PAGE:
Wednesday, March 6, 2013

He said, she said! IWSG

Another month has flown by and once again it is time for the Insecure Writers Support Group, a group created by Alex Cavanaugh for writers to share their frustrations and offer support to others. 

Today I am seeking advice on Dialogue. I have reached what I believe is the half-way point of my book, Secrets of the Ash Tree, and I am stuck at a crossroads. Not sure which way to turn with my story I decided to go back to the beginning and start editing. What I noticed was how terrible my dialogue is. There are too many, he said or she said, and then he said…etc…etc…I don’t dare do a work count on the word Said in my document. Now I am looking for other words. You know, like this…Siv wiped a tiny tear from the corner of her eye and moaned, “Why do my characters have to talk at all?”

Another question I have is when do you write he said, before or after the dialogue?

Some of you out there have some valuable tips for me, I am sure of it! Let’s hear them please. I know that I cannot be the only one trying to wade through Dialogue Quicksand. 

Have a great hump day everyone! Just think, spring is around the corner and the days are getting longer.


Alex J. Cavanaugh said...

Hey Siv! Good to hear from you.
If the voice of the character is strong enough, then you can just dump a lot of those dialogue tags. Don't be afraid of the 'saids.' A few colorful tags are good, but too many looks bad. Focus on where you can just delete the tag altogether. Reading out loud really helps.
And thanks for being one of my most faithful IWSG posters!

Al Diaz said...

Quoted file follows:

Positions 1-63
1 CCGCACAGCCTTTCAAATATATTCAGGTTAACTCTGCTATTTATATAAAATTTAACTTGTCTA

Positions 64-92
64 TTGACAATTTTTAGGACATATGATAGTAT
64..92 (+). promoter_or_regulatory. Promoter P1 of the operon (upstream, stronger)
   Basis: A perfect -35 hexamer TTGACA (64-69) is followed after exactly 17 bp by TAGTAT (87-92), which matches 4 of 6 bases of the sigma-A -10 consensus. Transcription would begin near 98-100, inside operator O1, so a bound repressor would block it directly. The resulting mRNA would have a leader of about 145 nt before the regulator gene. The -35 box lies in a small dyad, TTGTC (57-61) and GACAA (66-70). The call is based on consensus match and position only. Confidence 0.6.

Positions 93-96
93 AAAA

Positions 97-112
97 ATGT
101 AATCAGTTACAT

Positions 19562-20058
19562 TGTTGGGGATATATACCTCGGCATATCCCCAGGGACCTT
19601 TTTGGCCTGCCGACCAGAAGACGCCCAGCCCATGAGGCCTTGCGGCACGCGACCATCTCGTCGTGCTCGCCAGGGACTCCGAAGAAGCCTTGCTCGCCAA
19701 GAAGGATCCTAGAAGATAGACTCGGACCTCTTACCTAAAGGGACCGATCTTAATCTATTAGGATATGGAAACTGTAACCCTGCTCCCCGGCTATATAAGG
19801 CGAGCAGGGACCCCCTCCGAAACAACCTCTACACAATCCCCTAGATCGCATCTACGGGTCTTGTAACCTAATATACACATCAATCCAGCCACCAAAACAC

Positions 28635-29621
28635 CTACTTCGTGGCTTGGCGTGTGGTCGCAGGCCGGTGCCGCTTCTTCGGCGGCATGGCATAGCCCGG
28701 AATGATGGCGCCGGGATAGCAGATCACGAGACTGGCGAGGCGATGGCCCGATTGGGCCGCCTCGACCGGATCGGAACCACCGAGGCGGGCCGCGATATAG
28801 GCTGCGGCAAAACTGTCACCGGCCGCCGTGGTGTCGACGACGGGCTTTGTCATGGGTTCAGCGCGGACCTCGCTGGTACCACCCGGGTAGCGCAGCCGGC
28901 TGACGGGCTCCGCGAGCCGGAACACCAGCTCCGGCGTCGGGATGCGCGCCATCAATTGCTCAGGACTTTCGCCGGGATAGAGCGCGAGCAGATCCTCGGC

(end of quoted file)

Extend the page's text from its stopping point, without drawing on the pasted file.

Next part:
During a workshop, I was told to delete all tags and use the she said he said sparingly. I was also adviced on focusing on the action. Instead of putting she said, put what she was doing as she said that. It changed my writing a lot and it helped the pace too.

LD Masterson said...

In two person dialogue, you can drop most of the tags. The reader can tell who's who. Another way to avoid too many "he said/she said" tags is to work in action, a change in setting, or a character's thoughts.

shelly said...

1. use he/she said the first two pieces of dialogue.

2. then use no tags for the next two lines.

3. use action tags...incorporate what your characters facial quirks are, movements and what they may be wearing or even where they may be at. Even what they may be thinking.

4. Repeat.

Hugs and chocolate,

Nancy Thompson said...

Readers can usually follow the dialogue without all those pesky tags. Just use them occasionally. Instead, use more incidental action in between the dialogue to help the reader both visualize and keep track of who's saying what. BUT, and this is a big but...DO NOT use incidental action as the tag itself. Make sure you use the proper punctuation with action. No commas between it and the dialogue. That is VERY bad form.

Yolanda Renee said...

That's it, all good advice!

From what I was told the he said /she said /s disappear for the reader, (I think they only irritate the writer) only needed to make sure they know who is talking but use the other tricks listed above and don't go to words like inquired, asked, pleaded -- etc. / editors hate those!

Michael Di Gesu said...

Hi, Sis,

Tags are only needed at set up and if there are more than TWO speaking.

Definitely keep them at a minimal. I will occasionally start with a tag just to mix things up a bit. But overall keep them out.

Using actions as the others have said is a great way to break up lengthy dialogue.

Susan Kane said...

Al Diaz was correct! I always told my students that a character is doing , seeing , feeling something when speaking. Never leave a simple line hanging out to dry.

Andrew Leon said...

"Said" is the thing you want to use when you have to use anything. You don't want your dialogue tags distracting from the actual dialogue. When they're too "colorful," they're distracting to the reader or they're telling the reader the characters' emotions rather than the author showing them.
The occasional "mutter" or "hiss" is okay, but, mostly, stick with "said."

Melissa Bradley said...

Chiming in very late and I see that you have gotten some really excellent advice. I'll be using some of that myself. :)

Jerry E Beuterbaugh said...

Writing dialogue is the most difficult for me.